"Our research has shown that some molecules responsible for embryonic development -- among them the hedgehog molecules -- are also important in certain disease processes," says Lee Rubin, Senior Vice President of Research and Chief Science Officer of Curis. "When tissue is damaged, the Hh proteins react as part of the tissue repair process." However, the natural regeneration that occurs in adults that involves these proteins and adult stem cells is often insufficient to effect a clinical cure. That's where Curis' Hh agonists come in. "Our scientists have found that stimulating the Hh pathway can have profound and unique effects on cells in the nervous system undergoing degeneration in different diseases, including Diabetic Neuropathy and Parkinson's," says Rubin. "We have discovered agents, both protein and small molecules, that potently activate this pathway."

Curis' researchers have shown that one Hh protein -- sonic -- works in the repair and regeneration of nerve tissue after injury or disease; it is the same protein that is involved in embryonic development of the peripheral and central nervous system. Animal studies with Curis' sonic hedgehog agonist demonstrate that it has a positive dose-dependent effect on motor and sensory neurons in diabetic neuropathy, for which there is currently no effective treatment. Of 15 million Americans with diabetes, about 6 million have neuropathy. Other neurological diseases that could benefit from desert Hh-based therapy include Multiple Sclerosis, chemotherapy-induced neuropathy, Alzheimer's, and Amyotrophic Lateral Sclerosis (ALS). In July, Curis teamed up with Elan Corporation (Dublin, IRELAND), a pioneer in Alzheimer's research, to develop drugs for a number of neurodegenerative diseases using Curis' Hh platform. Elan also has developed a mouse model of neurodegenerative diseases, which Curis will have rights to use in its work.

Antagonists of the Hedgehog Pathway Target Cancers

Some cancers, such as basal cell carcinoma and a subset of prostate and bladder cancer, may be caused by too much activity in the Hh pathway; colon cancer results from an overexpression of a different pathway, Wnt (Wingless N-terminal protein), Platika told HMS Beagle. Curis is developing antagonists for basal cell carcinoma and colon cancer, both in Phase I testing. Sporadic basal cell carcinoma is the most common form of skin cancer, and, while it is highly curable, surgery can disfigure patients, "so there is a pressing need for a better therapy," Platika says. CUR-61414 is a small molecule that is injected locally into a lesion; it seems to shut down the pathway and cause apoptosis.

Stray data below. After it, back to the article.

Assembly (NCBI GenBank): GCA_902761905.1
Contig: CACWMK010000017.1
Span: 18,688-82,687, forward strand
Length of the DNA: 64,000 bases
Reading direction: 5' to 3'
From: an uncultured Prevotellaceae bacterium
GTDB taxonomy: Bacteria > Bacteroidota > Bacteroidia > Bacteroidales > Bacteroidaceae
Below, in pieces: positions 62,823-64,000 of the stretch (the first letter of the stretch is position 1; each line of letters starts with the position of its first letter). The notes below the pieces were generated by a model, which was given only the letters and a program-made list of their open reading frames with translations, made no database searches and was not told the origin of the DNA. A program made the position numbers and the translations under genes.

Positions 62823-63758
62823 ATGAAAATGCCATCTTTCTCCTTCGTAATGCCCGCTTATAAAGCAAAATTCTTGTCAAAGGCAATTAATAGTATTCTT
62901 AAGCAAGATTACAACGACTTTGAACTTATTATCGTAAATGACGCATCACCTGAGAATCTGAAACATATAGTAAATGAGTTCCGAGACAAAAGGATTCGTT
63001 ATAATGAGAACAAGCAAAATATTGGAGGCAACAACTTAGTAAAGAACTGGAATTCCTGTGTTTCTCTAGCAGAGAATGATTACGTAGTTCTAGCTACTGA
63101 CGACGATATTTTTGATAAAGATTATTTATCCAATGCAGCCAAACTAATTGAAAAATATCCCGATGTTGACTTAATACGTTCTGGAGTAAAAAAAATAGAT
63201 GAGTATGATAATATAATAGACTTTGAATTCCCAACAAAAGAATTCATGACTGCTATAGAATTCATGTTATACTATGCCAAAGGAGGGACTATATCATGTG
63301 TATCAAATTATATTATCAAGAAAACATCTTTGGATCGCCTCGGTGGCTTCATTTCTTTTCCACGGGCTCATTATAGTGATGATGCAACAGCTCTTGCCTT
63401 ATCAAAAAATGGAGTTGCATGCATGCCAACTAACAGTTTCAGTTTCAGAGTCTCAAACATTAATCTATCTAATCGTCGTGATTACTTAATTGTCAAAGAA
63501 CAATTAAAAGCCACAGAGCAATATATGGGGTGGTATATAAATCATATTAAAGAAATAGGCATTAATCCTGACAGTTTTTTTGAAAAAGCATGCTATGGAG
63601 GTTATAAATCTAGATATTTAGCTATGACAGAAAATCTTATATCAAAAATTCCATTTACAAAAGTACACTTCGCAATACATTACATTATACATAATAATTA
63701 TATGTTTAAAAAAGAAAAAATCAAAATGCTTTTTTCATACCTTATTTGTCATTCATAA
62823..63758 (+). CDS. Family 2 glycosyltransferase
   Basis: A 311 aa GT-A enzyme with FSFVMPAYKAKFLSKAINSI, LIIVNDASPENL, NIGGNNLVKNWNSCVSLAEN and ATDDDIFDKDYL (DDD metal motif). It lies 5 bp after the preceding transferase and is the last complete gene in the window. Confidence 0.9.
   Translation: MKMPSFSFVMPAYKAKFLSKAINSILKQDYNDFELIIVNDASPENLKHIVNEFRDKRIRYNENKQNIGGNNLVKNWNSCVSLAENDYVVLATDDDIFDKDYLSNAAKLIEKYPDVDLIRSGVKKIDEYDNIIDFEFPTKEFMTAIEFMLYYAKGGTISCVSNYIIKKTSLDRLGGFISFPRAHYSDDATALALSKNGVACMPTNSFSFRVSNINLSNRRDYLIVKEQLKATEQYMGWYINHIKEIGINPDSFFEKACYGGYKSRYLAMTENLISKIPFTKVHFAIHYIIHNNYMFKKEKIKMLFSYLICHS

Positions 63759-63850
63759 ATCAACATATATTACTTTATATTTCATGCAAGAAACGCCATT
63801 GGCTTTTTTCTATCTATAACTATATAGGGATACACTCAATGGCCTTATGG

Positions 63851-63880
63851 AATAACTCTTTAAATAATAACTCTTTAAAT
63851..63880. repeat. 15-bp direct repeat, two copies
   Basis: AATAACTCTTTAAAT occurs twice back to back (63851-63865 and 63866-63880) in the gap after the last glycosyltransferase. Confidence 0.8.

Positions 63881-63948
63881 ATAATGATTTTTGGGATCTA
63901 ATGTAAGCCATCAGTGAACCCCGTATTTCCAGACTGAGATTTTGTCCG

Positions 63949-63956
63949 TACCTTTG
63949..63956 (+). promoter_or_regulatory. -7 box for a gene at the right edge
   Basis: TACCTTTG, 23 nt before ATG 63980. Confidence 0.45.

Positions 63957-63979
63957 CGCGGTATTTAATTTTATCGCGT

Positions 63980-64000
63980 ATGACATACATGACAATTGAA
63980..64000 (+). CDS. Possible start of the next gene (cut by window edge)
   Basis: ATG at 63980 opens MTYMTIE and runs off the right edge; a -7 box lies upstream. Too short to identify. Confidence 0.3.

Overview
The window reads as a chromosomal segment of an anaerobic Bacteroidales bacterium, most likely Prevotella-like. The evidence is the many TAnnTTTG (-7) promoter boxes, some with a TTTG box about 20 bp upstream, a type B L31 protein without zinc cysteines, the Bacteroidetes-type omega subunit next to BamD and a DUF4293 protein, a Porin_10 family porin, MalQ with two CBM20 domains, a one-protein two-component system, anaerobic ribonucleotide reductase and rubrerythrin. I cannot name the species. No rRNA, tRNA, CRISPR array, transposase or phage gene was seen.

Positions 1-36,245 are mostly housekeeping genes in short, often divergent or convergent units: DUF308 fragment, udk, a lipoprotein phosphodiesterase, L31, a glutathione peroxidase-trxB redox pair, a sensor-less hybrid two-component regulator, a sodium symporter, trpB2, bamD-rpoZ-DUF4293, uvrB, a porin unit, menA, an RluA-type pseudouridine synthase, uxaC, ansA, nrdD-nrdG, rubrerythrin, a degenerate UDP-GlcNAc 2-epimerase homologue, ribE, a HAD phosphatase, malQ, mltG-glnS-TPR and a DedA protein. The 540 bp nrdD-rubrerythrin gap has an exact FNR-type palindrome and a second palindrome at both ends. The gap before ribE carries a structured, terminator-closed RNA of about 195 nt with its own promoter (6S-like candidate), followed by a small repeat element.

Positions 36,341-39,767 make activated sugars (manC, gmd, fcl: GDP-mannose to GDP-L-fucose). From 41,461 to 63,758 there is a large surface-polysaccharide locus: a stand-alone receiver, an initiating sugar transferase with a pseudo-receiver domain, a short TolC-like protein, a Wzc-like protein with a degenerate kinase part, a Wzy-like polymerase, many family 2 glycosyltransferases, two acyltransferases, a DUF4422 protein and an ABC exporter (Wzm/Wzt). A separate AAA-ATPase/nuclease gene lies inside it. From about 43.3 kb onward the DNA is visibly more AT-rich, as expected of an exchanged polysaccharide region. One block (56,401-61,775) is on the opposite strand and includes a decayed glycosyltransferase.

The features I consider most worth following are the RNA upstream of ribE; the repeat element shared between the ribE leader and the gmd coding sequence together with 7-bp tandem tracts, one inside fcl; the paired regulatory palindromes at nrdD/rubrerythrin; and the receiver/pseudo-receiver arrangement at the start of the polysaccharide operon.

Curis, in addition to using zebra fish, Drosophila, and other animal models to study development and help identify molecules important in development and repair of the body, is using embryonic stem cells and genomics as surrogates for whole organism drug testing.

With SCAGE (single cell analog of gene expression) technology, licensed from Micromet AG (Martinsried, Germany), Curis is using single stem cells as surrogates for whole embryos to discover gene pathway activation with a lower signal-to-noise ratio. The SCAGE technology will also enable both companies to work together to develop therapeutic antibody antagonists that may be easier to produce as a drug candidate than the actual protein ligand regulating a particular pathway, says Platika. SCAGE technology is also being used to analyze the earliest stages of stem-cell differentiation and for selecting homologous stem-cell populations.

Curis Uses Only Adult Stem Cells Commercially

As the embryonic stem-cell (ESC) controversy in the United States moved toward a presidential decision in August, Platika spoke out repeatedly to the media about how indispensible ESCs are for research, although his company has chosen to develop only adult stem cells commercially. It is currently unclear to stem-cell researchers just how plastic adult stem cells are -- whether they can be pushed to differentiate into all of the body's 200 cell types as ESCs can be. Curis, like other companies focusing solely on adult stem cell therapeutics, is gambling that it will be able to use adult stem cells for regenerative purposes and avoid the moral, political, and funding obstacles inherent in work with ES cells. ( Curis privately funds its ES cell research but can accept public funding for its adult stem cell work.)

Curis is working with adult pancreatic progenitor or stem cells to differentiate them into beta cells capable of secreting insulin for transplantation into patients with diabetes, using IPF-1 (Insulin-Promoting Factor-1), which controls pancreatic function in developing animals, it discovered Rubin plans to employ the commonly-used Edmonton transplantation protocol to transfer the pancreatic islets to patients via a portal vein infusion with immunosuppression. To date, it has been successful differentiating the cells; its main challenge now is amplifying the number of cells that can be used for transplantation.